After reading the recent post on Oil Supply Economics, the inelasticity seen in oil production and the subsequent spike in price strongly relates to an article written by Jeremy Rifkin entitled: Only an ‘energy internet’ can ward off disaster. In the article Mr. Rifkin describes how we have seen globalization rates peaking along with oil prices, before both are forced downward due to the inflationary pressures the higher oil has on our economy. These inflationary pressures are felt across all sectors as we are so heavily dependent on oil (energy, supply chain fuel, chemicals for product manufacturing, etc.). When globalization tries to rise too quickly, oil prices follow, causing potential financial collapse, such as in mid-2008.
Jeremy Rifkins response to this growing economic instability – not to mention the increased prevalence of global warming – is to move towards a third industrial revolution where “internet technologies and renewable energies merge to create a powerful, new energy infrastructure.” Many of us know of this energy infrastructure as the future state for a globally connected smart grid. This global connectivity allows the interconnection between multitudes of renewable energies. What I find interesting is that Mr. Rifkin isn’t calling for a complete shut-off of oil, but rather a timely transition away from carbon based fuels into the new infrastructure. As with many technology projects, there will exist a time when both the old system and the new system must both be operational, with the economy strong enough to support both, while the transition occurs. While this may sound costly and time consuming now, the pay-off is argued to be well worth it in many decades to come.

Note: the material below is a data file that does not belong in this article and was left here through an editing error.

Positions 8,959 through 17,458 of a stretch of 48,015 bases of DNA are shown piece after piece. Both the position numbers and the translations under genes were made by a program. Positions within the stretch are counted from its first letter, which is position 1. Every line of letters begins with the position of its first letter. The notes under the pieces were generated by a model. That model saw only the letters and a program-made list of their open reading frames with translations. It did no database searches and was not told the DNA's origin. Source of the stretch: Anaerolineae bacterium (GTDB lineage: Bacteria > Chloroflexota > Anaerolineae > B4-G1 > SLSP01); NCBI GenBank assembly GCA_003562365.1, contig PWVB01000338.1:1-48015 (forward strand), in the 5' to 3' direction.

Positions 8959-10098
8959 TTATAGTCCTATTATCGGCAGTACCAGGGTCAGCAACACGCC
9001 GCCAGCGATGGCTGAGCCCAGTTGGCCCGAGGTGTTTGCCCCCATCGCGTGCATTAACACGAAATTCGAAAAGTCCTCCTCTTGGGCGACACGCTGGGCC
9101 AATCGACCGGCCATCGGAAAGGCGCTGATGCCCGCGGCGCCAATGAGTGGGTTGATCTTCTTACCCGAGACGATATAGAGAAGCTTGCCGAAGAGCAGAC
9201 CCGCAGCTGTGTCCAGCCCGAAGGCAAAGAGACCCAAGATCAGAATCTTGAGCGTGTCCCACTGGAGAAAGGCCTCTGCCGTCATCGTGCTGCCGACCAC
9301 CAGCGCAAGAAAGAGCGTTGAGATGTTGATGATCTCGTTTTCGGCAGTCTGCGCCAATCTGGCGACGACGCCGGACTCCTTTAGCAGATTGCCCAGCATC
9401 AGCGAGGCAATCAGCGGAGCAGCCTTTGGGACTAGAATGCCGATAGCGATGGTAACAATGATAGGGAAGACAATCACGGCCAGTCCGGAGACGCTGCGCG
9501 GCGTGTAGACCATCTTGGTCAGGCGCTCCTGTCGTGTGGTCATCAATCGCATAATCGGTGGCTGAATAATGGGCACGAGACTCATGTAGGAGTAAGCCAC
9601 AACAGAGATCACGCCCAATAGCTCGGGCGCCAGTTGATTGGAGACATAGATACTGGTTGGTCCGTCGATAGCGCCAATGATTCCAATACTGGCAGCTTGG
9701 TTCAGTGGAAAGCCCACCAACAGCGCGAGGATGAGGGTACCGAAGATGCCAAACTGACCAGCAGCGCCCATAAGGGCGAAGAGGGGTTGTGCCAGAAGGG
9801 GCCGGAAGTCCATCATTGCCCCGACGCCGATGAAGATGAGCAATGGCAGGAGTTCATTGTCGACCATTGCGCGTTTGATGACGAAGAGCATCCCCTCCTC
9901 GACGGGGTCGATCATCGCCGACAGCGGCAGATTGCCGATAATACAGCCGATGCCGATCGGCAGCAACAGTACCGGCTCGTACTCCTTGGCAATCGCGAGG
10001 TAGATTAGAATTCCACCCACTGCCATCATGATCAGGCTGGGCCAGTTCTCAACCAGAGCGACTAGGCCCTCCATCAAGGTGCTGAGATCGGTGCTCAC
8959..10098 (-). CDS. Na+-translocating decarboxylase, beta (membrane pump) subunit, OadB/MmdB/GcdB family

I was further able to hear Jeremy Rifkin’s discussion related to this article at a conference in Toronto, Canada back in late Q3 2011. At the conference Mr Rifkin further explained how our society today is built on concentrated energy sources (power plants), which sustain losses in distribution and transmission, and can also cripple economies when they fail. A clear example of this concentrated energy risk is Japan’s Fukushima disaster in early 2011. Instead, the new “energy internet” should allow for distributed energy in the form of renewable sources located in homes, offices, parks etc. This distributed energy can ultimately allow for increased energy network strength with decreased risk from a energy disaster.
As such, our future must be one where pressure is not only placed on utilities to expand the smart grid framework for our future energy internet, but pressure must also be placed on our society at large for this transformation to take shape. Governments can already been seen supporting the eventual shift into distributed renewable with feed-in tariffs, research grants, and carbon reduction incentives. It will take efforts on all fronts of the economy to successfully shift into the post-carbon era. I encourage readers to review the Energy 2020 plan, published by the European Commission, which Mr. Rifkin identified as the outline of how we can begin moving towards our new energy future.